The Many Housing Types of Downtown Huntsville

There are many types of Downtown “users”.  Some of the largest categories are Downtown workers, Downtown visitors, and Downtown residents.  Over the next several Explorer blogs, we’ll dive deeper into these categories and discuss how Downtown Huntsville can revitalize the city center through these Downtown user categories.

To start with, let’s explore Downtown residents.  The advantage of a strong Downtown residential population is that people typically shop for essentials and spend the largest amount of time near their home.  While Downtown worker populations are great for the lunch trade and some categories of shopping, individuals will often buy their groceries, fill their prescriptions, pick up supplies and the like close to their home if that option is available.  

A real-world example of this is the Downtown Publix at Twickenham Square.  Downtown Huntsville is one of the smaller sized Downtowns in the country with an urban Publix.  The Huntsville Hospital population is great for the restaurants at Twickenham Square, but people don’t typically buy their groceries during their lunch break (for obvious reasons like having to leave perishables in the car).

Publix’s decision to locate in the city center was primarily predicated on the large number of residents in the immediate grocery trade area.  For people who live in Downtown neighborhoods like Blossomwood, Old Town, Five Points and others, the Downtown Publix is simply the closest Publix to their home.  

Why drive several miles down Whitesburg Drive when you are just minutes for the Downtown Publix?

Downtown Huntsville is even more fortunate in another way when it comes to Downtown residents.  Many Downtowns across the country are seeing a huge wave of urban lofts both as new construction and in renovated buildings.  These lofts appeal to people who are looking for proximity to walkable restaurants, shopping, and recreation.  In addition to large numbers of young professionals, these lofts are also attracting a growing population of empty nesters who may no longer need or want the upkeep of a large home.  Downtown condos and apartments offer convenient and low maintenance alternatives in the center of the urban experience.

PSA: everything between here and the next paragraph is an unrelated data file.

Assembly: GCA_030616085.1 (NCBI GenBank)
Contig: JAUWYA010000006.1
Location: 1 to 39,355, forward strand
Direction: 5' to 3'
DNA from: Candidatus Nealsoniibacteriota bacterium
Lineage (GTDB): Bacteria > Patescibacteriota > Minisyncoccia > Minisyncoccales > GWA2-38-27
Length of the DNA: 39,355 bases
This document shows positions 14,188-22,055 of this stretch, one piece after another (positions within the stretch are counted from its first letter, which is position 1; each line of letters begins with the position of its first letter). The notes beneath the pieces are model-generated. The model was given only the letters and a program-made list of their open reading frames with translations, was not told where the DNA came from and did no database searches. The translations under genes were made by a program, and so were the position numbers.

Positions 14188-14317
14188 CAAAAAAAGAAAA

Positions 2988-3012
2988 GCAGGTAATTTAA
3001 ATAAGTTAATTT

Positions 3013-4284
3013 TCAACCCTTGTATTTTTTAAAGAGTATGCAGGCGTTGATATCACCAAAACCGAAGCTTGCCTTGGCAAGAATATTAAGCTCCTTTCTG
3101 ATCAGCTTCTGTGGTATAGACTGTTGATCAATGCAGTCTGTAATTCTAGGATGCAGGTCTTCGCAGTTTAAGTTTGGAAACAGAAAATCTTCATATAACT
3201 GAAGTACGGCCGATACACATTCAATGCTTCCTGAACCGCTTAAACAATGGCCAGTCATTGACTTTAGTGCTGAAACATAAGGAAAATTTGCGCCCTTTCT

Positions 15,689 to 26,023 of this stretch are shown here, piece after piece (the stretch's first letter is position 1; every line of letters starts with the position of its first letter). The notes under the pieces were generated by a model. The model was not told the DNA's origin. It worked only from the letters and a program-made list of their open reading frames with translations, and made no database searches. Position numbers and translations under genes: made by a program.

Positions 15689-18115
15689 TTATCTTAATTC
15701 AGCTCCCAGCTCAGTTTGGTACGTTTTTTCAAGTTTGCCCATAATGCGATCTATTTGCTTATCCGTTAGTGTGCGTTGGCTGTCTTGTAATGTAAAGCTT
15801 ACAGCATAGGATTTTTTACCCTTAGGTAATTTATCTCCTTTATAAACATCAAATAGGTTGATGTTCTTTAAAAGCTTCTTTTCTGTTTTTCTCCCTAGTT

Downtown Huntsville has experienced this type wave in the form of Belk Hudson Lofts, The Artisan, and The Avenue.  What’s really significant is that each of these projects are at or near full occupancy.  These days, it’s difficult to find an available loft in Downtown Huntsville which is both a blessing and a curse.  A blessing in that it shows strong demand for urban loft living but somewhat of a curse because individuals who want to move into Downtown are struggling to find available options.

That’s why the new lofts at City Centre and Constellation are critical to meeting this demand.  It’s imperative that these lofts get built as soon as possible to help the market demand sync up with market supply.  The hope is that both of these projects will begin construction by the first quarter of 2019.

All of this strong demand is hardly a surprise when you consider the Downtown Residential Demand Study we recently procured which shows that, even with the City Centre and Constellation lofts coming on-line, there is still unmet demand for hundreds of additional loft units in Downtown.  Notably, this doesn’t even include the unmet demand for fee-simple (or “for purchase”) condos in the city center.  This demand is rapidly growing as empty nesters seek to move into Downtown but want to purchase rather than rent a loft.  Just like rental lofts, there is almost no availability for fee simple condos in Downtown.  Another critical need that we are actively working with developers to meet.

Beyond urban lofts, Downtown Huntsville is very fortunate to have a wide variety of detached housing types.  These range from historic bungalows to newly constructed homes to classic estate homes (and just about every type in between).  In fact, several of the highest income census tracts in all of North Alabama are located in or adjacent to Downtown Huntsville.  This means that the immediate Downtown trade area possesses significant purchasing power—a fact that was certainly at play when Publix decided to build their Downtown store.  

While most Downtowns have a large loft population, much fewer have a vibrant detached home population.  The few that do (such as Charleston and Savannah) typically tilt toward the higher end of the house cost spectrum.  Those that don’t, often one time did but have seen those historic urban neighborhoods suffer out-migration to the suburbs.  

Huntsville’s ability to keep its Downtown area neighborhoods vibrant and in high demand results from a wide variety of factors including the fact that the zoned public schools in Downtown score well overall (for instance, much of Downtown is zoned for Blossomwood Elementary which has been awarded Blue Ribbon status by the Department of Education).  Add in convenient access to health care, outdoor recreation and even non-Downtown employment centers like Redstone Arsenal and Cummings Research Park, and its easy to see why so many people want to live in Downtown Huntsville.

By keeping strong demand and strong supply of all different housing types, Downtown Huntsville is able to recruit and retain a strong retail inventory of stores because of the old and very true adage that “retail follows rooftops”.

Publix Image: Crunkleton Associates
City Centre Rendering: City Centre